10 Steps to Creating a Great Circus Act!

Photo by MAKO Photography

For many of us in circus arts, the majority of our time is spent training and building strength, so when it’s time to create an act it can be difficult to know where to start. Here is my ten step process for piece creation. It’s made up from my perspective as an aerialist, tips from my favorite coaches, and lessons I’ve learned through trial and error. While it works for me, it might not be just right for you, so feel free to blend it with your own creativity and experiences, and advice from your favorite coaches and mentors.

  1. Document Your Training: This step comes before you know even know you need to create an act! Building skill sets and strength is important, but spend some training time just messing around with your apparatus or props. Try to just flow for a few minutes and MAKE SURE TO FILM IT! Filming this creative time will allow you to look back on it and keep skills or pathways that you think are pretty or pleasing. Filming also helps you see how fluid your transitions are and where you can improve. You may also want to purchase a training notebook and write down these sequences, so you can delete some footage from your camera.

  2. Evaluate the Mood and Character of the Event: When you are asked to perform, think about the purpose and tone of the event. Is it a party? A fundraiser? Is there a theme? Who will be in the audience? What is the venue like? Write down any information and thoughts you have about the event in your training notebook.

  3. Pick Music to Set a Mood: Look back at your event evaluation. If there is a theme, such as Halloween, then pick something spooky or foreboding, and not a feel good pop tune. If there is no particular theme but you know the event is an elementary school fundraiser, there are probably going to be a lot of kids, so choose a song with family friendly lyrics. Finally think about what you want to do. Do you want to do a fast-paced piece or something slower? How do you want the audience to feel during your piece? Taking all these things into consideration will help you choose music that fits your goals, as well as the mood and character of the event.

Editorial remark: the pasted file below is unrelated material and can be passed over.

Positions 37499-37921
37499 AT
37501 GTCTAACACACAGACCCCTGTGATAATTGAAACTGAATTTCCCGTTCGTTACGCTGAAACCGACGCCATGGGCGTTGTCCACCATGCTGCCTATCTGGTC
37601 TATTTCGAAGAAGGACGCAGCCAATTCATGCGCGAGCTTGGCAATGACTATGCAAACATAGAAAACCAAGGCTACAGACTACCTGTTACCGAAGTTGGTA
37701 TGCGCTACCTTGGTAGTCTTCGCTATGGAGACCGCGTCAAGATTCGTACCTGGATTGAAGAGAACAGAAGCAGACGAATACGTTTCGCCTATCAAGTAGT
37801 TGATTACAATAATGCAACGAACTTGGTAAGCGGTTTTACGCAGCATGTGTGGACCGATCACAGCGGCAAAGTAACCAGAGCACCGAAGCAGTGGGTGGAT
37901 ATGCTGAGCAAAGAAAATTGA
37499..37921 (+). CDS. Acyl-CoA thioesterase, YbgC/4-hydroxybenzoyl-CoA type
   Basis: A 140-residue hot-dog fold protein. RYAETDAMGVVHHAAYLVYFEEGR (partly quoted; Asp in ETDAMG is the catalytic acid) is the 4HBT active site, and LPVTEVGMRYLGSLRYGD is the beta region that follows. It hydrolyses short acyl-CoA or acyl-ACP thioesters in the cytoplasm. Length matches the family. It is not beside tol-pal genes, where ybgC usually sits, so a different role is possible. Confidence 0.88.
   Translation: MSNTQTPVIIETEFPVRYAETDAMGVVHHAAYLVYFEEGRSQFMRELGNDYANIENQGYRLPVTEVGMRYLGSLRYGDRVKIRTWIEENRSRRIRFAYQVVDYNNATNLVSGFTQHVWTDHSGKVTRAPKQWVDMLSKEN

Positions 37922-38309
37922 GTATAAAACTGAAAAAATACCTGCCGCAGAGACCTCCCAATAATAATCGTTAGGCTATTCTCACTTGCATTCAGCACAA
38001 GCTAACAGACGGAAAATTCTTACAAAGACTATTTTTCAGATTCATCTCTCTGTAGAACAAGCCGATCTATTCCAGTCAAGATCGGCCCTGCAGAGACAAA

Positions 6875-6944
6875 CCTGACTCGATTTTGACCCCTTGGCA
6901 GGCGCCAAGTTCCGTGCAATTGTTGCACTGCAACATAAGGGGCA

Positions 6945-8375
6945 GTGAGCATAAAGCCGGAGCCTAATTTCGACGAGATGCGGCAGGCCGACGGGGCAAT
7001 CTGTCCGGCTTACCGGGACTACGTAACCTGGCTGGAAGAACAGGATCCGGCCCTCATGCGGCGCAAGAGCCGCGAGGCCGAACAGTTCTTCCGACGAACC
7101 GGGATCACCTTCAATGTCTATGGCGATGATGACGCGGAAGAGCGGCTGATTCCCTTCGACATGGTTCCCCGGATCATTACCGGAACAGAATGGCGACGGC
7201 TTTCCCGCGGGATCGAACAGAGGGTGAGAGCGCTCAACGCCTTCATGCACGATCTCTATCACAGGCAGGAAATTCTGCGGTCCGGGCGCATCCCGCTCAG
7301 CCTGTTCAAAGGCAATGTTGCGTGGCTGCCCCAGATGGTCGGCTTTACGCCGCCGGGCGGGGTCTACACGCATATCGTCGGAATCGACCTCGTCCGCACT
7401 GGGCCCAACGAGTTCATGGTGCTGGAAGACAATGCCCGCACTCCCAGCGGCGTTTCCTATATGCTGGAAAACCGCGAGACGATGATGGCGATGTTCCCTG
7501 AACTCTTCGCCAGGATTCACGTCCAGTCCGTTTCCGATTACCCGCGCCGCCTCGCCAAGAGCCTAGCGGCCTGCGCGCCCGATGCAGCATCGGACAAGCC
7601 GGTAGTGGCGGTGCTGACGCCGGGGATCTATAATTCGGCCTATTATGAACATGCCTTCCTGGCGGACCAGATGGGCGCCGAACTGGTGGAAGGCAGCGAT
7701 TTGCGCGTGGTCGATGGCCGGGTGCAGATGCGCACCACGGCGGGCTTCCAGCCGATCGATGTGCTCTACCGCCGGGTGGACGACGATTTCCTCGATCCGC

4. String Together Sequences: Using sequences you saved from training documentation, and your music, start stringing together sections you like. Use the music to help you find out what goes where. If there is a speed up in the music, maybe choose an easier sequence and save more difficult moves for a slower section. Remember to think about your personal strengths and what you can do safely and beautifully. Also consider the space you will be working in before you add large moves like swinging, orbiting, or spinning.

  5. Do It Through a Few Times: Look for timing weirdness, awkward moments, and places that are difficult, or things that you just plain don’t like. If possible film it and mark these moments in your notes so you can remember them.

  6. Revise and Polish: Use your film and notes to find the parts of your act that are the most rough, unpolished or difficult. Make your revisions and do the piece again. Film it so that you can look at it later, and repeat Step 6 as needed!! I usually do separate “revise and polishes” for tricks, any music cues, and cleaning up transitions.

  7. Make It Shine: Film the last iteration of your piece and pay attention to small details such as facial expressions, hands, toes, or any frilly fancy bits. Go back to Step 3 and ask yourself, “Does this fit my character/ mood? Is there something I should change so this more accurately transmits the mood or theme?”

  8. Pick a Costume: Although it’s not the most important part of a piece, a costume that makes you feel super secure and confident is a real benefit. When considering a costume also consider lighting, the color of your background, the mood of your piece, and the event. Once you have it, do the piece a few more times to make sure the costume fits well, and helps you feel confident on stage.

  9. Repeat, Repeat, Repeat: In the days leading up to your performance try to do your piece a few extra times in full costume and with music if possible, this can help reassure you that you know what you are doing and that you look great!

  10. Mark Through the Final Minutes: Before you go on stage, mark through your piece at least twice on the ground. “Marking through” means to move as though you are on your apparatus, this helps jog your memory of the act. Right before you go on stage, take a few deep breaths and stand confidently. Then, get out there and show ’em what you got!

– Zoe

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